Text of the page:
If you have a diagnosis of dementia, it is a good idea to find out more about it. This could be online, through forums or through your GP, and includes information about what treatments are available.
You could also talk to a professional such as a psychologist about how you’re feeling.
Dementia and Life InsuranceNeurological Disorders like dementia are classed as high risk elements, which can affect your life insurance policy if you are looking to take one out. The Insurance Surgery is a specialist life insurance broker for those with pre-existing medical conditions, as well as for people who have high risk occupations or partake in hazardous hobbies.
There is a vast range of types and severities of Neurological Disorders which will have a varying level of impact on the premiums you will pay for life insurance, critical illness cover or income protection.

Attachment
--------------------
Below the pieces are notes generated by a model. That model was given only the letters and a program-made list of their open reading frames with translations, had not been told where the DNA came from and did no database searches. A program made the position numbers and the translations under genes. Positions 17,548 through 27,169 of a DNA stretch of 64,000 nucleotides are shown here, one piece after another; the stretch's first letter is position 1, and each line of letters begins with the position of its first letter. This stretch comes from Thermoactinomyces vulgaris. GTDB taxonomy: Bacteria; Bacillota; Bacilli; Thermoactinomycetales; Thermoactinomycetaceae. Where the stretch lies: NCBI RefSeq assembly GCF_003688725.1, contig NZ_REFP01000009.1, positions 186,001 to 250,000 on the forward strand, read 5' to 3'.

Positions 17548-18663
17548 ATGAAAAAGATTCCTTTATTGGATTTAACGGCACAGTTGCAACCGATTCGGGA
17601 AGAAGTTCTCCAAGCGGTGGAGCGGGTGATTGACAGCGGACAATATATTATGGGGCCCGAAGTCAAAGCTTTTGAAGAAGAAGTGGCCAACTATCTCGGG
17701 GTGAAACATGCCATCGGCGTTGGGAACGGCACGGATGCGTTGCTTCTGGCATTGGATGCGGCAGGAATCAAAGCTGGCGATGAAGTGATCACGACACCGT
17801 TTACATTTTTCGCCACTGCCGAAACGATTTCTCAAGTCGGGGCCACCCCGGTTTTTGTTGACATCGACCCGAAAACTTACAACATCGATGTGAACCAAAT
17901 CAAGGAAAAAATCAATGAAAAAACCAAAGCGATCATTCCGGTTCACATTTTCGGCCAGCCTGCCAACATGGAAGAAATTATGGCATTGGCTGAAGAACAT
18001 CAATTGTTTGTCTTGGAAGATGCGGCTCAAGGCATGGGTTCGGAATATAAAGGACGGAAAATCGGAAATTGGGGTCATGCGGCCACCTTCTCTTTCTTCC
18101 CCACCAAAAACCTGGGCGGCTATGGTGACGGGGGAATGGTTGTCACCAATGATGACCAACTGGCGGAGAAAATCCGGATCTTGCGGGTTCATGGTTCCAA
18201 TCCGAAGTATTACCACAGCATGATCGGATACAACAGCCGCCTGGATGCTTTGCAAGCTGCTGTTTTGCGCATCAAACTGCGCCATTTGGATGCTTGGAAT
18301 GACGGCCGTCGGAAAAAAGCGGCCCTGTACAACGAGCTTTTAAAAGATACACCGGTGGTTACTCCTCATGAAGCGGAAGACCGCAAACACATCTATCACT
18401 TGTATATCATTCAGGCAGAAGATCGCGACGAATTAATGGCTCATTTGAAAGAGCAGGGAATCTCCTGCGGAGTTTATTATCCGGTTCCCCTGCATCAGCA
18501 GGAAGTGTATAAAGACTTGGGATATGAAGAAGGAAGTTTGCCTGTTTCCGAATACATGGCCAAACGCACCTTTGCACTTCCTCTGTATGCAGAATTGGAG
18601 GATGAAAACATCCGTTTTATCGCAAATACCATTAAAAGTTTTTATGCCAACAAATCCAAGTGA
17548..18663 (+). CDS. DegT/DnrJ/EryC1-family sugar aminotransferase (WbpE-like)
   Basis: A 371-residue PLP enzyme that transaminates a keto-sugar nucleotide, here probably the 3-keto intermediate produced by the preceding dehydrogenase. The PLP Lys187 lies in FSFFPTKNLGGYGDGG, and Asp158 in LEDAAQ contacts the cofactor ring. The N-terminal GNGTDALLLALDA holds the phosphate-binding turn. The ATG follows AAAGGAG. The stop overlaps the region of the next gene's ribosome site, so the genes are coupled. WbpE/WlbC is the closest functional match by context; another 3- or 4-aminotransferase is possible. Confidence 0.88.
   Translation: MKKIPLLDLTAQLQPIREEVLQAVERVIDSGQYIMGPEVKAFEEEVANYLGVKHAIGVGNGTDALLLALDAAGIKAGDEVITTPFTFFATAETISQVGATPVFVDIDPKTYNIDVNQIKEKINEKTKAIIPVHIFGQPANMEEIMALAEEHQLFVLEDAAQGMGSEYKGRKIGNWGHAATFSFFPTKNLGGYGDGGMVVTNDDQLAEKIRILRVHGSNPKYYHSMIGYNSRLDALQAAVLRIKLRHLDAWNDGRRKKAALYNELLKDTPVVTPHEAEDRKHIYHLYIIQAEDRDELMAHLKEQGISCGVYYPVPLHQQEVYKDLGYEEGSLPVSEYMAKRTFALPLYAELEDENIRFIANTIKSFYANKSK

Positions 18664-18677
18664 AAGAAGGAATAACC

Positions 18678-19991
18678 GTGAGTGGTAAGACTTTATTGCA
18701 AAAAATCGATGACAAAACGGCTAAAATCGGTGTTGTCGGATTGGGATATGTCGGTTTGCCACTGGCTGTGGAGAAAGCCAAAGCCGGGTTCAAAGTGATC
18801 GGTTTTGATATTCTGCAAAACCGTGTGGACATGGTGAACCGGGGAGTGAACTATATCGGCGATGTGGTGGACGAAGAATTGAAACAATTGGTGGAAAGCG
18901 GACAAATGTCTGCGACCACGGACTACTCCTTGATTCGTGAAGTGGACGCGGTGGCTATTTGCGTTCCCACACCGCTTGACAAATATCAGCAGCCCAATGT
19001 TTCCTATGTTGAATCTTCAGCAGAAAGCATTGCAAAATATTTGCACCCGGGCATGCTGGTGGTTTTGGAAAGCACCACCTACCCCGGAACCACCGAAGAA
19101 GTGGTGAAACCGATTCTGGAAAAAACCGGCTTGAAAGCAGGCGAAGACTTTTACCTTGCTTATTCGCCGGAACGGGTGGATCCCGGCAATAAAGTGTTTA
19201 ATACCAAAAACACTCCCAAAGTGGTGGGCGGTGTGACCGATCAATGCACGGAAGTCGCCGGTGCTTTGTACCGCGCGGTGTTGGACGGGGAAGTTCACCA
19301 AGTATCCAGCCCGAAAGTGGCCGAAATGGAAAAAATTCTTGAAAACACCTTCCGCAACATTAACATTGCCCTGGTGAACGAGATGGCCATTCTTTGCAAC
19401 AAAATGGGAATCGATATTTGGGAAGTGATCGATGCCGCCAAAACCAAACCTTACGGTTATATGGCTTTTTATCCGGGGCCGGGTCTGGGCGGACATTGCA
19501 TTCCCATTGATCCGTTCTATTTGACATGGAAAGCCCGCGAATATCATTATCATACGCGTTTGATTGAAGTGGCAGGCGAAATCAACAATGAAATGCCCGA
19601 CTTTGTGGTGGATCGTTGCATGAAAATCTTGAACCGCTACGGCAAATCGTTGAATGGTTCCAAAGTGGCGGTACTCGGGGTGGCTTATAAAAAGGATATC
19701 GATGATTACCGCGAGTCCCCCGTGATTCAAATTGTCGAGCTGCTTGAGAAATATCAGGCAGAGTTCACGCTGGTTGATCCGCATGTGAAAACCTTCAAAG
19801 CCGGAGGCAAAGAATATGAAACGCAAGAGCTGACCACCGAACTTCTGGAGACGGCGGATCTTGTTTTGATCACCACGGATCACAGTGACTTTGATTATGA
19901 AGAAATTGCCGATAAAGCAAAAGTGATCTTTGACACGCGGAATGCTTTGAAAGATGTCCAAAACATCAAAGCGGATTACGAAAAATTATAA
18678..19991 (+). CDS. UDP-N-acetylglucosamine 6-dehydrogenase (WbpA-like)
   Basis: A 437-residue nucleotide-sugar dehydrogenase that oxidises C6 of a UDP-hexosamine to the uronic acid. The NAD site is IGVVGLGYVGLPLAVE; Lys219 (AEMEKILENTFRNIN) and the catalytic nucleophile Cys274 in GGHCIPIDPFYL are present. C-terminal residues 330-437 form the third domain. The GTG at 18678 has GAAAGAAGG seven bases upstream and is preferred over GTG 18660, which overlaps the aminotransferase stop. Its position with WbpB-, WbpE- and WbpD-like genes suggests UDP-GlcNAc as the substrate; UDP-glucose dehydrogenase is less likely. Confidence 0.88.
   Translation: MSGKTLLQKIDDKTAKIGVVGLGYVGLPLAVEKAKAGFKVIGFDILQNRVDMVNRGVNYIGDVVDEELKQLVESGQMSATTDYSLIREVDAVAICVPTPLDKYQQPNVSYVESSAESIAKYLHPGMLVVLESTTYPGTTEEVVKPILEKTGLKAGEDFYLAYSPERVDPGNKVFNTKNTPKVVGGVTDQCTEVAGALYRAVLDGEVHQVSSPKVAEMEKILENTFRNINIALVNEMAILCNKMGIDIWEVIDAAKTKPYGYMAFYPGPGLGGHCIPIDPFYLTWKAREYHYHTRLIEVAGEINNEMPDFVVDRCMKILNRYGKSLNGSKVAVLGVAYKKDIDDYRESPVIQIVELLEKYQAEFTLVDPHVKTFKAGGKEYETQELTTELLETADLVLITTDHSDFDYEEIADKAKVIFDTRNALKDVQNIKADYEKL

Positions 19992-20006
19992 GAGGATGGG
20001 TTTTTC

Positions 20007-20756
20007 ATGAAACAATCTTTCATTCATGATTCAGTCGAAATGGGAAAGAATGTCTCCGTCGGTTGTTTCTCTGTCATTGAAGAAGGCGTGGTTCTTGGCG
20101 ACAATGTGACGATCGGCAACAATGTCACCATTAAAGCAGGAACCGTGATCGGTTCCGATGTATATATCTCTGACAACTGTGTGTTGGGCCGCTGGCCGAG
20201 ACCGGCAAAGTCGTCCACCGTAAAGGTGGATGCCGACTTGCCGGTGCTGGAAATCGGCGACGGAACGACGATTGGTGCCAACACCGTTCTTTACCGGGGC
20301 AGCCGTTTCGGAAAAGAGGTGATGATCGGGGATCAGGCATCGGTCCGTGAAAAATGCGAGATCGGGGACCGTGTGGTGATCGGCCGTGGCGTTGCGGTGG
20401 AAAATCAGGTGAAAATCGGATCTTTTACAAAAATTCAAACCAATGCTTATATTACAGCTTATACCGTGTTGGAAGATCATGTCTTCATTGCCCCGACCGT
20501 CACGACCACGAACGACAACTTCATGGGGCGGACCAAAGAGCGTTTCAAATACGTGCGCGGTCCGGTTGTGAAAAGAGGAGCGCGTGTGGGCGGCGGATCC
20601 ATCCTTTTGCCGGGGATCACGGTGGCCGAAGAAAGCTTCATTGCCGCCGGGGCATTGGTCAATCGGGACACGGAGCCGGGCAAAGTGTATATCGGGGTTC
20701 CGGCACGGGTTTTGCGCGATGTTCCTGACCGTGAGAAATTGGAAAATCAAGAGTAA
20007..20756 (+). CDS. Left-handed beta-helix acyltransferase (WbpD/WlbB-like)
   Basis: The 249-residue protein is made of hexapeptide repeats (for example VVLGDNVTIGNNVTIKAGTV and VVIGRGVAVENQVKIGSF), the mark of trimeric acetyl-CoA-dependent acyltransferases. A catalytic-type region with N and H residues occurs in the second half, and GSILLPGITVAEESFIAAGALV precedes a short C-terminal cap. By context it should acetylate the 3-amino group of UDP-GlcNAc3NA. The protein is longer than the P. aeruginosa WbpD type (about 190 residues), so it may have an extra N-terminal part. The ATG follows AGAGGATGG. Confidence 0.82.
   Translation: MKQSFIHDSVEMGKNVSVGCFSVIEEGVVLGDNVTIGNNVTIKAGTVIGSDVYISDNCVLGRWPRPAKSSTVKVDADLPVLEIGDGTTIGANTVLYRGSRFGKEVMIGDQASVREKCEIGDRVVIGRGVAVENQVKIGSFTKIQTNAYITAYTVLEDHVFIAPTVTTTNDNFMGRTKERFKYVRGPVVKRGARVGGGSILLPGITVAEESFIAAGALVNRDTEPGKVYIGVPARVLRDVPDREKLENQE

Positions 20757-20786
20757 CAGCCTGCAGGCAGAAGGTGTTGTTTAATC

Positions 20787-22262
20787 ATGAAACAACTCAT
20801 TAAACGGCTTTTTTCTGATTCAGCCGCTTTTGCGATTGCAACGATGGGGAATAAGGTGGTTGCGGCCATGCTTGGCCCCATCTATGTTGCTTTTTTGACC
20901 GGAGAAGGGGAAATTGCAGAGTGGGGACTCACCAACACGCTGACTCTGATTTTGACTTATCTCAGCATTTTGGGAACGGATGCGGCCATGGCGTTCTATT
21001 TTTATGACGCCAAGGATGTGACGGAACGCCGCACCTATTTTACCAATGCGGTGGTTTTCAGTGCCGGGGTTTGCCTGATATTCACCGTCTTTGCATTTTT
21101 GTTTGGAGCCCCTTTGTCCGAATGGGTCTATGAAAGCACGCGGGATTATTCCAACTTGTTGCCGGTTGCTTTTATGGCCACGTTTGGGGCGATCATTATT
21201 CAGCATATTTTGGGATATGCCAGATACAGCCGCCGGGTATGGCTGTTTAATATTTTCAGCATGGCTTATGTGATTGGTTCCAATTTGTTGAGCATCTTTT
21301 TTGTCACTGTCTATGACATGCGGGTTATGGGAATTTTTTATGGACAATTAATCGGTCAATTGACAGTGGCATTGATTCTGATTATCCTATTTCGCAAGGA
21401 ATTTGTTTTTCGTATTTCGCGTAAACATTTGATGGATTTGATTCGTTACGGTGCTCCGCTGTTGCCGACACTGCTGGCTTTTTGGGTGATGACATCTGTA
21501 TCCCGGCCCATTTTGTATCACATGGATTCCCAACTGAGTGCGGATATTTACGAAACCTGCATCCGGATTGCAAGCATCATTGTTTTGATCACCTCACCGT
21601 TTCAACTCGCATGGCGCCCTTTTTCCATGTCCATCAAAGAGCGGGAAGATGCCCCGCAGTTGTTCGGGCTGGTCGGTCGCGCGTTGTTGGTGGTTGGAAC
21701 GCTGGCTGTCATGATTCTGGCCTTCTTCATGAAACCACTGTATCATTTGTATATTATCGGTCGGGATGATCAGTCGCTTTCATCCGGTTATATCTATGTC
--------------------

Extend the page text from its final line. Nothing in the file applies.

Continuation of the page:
Our team of experts have helped thousands of individuals get the protection they deserve, across all kinds of conditions. They know exactly which insurance providers to approach to ensure you get the best cover at the best price.
Some of the most common types of Neurological Disorders include:
- Alzheimer’s Disease
- Asperger’s Syndrome
- Cerebral Palsy
- Chronic Fatigue Syndrome
- Huntington’s Disease
- Multiple Sclerosis (MS)
- Motor Neurone Disease
- Spina Bifida
- Tourette’s Syndrome
- Parkinson’s Disease
Some of the main factors which are taken in to consideration by underwriters when assessing an application for a Neurological Disorders life insurance include:
- Age at diagnosis
- Type of Neurological Disorder
- Medication or treatment
- Any surgery or hospitalisation
- General level of health
Some things you may be asked when you apply for a life insurance policy will include:
- How long have you suffered from the condition
- What type of Neurological Disorders do you suffer from
- Have you undergone any surgery because of your condition
- What treatment or medication are you taking